Most Canadians dreaming of a white Christmas can rest easy, according to Environment Canada senior climatologist David Phillips.

There's actually a definition of white Christmas, Phillips explained in an interview with CTV's Canada AM Friday morning. One only needs to go outside and check how much snow is on the ground.

Anything more than two centimetres qualifies.

On the West Coast, Phillips says there's only ever a one-in-ten chance of there being snow on the ground Christmas Day. And this year, Canadians living closest to the Pacific won't beat the odds.

""It's going to be a wet and soggy one with some strong winds," he said, noting that conditions are "touch-and-go" for communities like Kelowna in the B.C. interior, where snow on the ground today could be gone before tomorrow.

Across the Prairies, however, there's no doubt.

"It's a done deal," Phillips explained. "Particularly from Regina to Winnipeg, they'll be having probably the deepest white Christmas of any place in Canada."

Those same snowy conditions continue into Ontario, but stop short of the country's largest city.

"At Toronto's Pearson (airport) they have one centimetre of snow, so they won't qualify because they're not going to get any snow today," Phillips said, suggesting anyone pining for the white stuff there need only look as far as the suburbs.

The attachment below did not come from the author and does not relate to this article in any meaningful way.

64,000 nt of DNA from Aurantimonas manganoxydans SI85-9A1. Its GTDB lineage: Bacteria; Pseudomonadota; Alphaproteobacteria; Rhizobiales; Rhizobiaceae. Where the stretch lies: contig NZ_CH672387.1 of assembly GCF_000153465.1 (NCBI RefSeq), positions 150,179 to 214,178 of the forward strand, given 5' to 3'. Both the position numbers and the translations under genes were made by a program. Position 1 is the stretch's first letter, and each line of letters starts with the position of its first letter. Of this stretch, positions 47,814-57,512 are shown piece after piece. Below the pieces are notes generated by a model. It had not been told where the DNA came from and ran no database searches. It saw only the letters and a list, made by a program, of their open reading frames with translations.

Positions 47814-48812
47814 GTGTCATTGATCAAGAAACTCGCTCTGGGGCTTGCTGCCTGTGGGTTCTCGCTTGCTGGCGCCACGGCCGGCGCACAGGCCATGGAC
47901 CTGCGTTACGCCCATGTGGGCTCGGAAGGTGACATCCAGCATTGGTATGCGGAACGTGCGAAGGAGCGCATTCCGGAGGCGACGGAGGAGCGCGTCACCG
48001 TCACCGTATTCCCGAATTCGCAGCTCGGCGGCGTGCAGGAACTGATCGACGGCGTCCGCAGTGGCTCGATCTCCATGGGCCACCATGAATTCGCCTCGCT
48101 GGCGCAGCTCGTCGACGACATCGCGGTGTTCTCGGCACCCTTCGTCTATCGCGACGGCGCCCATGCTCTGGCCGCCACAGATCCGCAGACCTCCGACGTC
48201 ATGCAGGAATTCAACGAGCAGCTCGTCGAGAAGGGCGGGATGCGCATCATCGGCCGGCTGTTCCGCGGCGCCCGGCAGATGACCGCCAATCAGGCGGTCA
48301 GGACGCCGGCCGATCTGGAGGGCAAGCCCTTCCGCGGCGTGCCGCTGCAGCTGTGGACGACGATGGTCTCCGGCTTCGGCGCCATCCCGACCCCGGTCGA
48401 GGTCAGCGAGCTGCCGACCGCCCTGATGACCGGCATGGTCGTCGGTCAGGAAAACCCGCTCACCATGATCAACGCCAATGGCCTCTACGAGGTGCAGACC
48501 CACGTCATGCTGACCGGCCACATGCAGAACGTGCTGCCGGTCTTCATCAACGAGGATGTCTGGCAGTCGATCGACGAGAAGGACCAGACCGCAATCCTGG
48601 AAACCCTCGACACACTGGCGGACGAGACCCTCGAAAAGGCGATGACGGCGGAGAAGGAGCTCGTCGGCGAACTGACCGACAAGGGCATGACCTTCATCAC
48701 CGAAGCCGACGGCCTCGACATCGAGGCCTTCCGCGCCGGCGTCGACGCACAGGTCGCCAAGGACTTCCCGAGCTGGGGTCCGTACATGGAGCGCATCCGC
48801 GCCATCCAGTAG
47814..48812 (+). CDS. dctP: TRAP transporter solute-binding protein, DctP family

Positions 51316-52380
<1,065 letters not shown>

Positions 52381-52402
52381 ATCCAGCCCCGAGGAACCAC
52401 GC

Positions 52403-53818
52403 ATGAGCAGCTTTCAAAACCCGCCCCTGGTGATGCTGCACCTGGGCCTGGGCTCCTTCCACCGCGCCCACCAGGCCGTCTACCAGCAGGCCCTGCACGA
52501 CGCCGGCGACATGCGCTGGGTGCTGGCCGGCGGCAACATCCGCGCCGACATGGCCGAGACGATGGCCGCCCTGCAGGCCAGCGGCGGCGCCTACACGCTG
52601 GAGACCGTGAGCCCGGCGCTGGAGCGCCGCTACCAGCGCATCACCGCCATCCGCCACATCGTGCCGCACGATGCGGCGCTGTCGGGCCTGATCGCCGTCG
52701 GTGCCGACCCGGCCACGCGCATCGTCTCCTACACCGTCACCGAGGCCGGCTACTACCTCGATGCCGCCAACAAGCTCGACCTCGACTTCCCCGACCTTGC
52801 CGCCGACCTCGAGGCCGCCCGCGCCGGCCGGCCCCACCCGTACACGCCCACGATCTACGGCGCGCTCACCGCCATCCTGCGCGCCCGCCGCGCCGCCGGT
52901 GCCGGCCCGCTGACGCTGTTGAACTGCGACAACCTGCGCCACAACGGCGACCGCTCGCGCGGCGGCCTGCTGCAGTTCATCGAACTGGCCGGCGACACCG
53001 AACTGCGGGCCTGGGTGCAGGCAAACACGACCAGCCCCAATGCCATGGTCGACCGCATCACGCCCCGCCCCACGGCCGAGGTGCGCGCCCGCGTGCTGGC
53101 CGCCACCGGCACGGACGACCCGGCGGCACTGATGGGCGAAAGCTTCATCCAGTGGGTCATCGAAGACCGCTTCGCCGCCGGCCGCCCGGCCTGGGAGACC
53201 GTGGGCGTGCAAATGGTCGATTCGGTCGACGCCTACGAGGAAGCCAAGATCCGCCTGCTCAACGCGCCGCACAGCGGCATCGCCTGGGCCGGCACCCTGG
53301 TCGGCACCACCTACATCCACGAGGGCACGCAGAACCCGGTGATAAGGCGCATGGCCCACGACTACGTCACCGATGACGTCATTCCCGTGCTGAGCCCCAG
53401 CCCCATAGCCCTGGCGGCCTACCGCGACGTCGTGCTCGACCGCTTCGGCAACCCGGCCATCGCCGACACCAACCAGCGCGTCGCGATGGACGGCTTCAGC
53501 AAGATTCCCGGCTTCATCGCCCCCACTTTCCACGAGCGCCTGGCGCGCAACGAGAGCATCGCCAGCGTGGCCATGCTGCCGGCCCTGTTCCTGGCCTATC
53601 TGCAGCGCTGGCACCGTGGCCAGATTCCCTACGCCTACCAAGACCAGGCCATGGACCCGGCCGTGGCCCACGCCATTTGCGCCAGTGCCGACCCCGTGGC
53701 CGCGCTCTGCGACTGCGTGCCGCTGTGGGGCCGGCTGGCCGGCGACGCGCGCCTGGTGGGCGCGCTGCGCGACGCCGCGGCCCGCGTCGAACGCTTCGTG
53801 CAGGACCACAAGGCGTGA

"In the backyards of Toronto, where everybody lives, there's probably about 5 or 6 centimetres of snow. So you can get in the mood there."

A trip further southwest to the London and Sarnia area will give snow-seekers even more to enjoy -- up to 10 times more, in fact -- leftover from the blinding wintry storms that stranded hundreds of motorists for days last week.

Continuing eastward to the nation's capital and into Quebec, Philips says Christmas comes with a blanket of snow.

The outlook changes across much of the Atlantic provinces, however, as Christmas there comes on the heels of a fierce storm system that's made this Christmastime more wet than white.

"It doesn't look good," Phillips said of the chance many Maritimers will enjoy a white Christmas. "Certainly not in Nova Scotia, not in many parts of New Brunswick and in Newfoundland and Labrador it doesn't look very good at all."

Looking at the weather outlook across Canada Phillips said he's most surprised about conditions on "The Rock."

"Happy Valley-Goose Bay has never had a green Christmas, but they may see one this year," he said, comparing the unlikely conditions on Labrador to Vancouver recording the country's deepest Christmas-Day snow cover.

That's only happened once, when consecutive snowstorms and record-breaking low temperatures conspired to give Vancouver the whitest Christmas in Canada for 2008.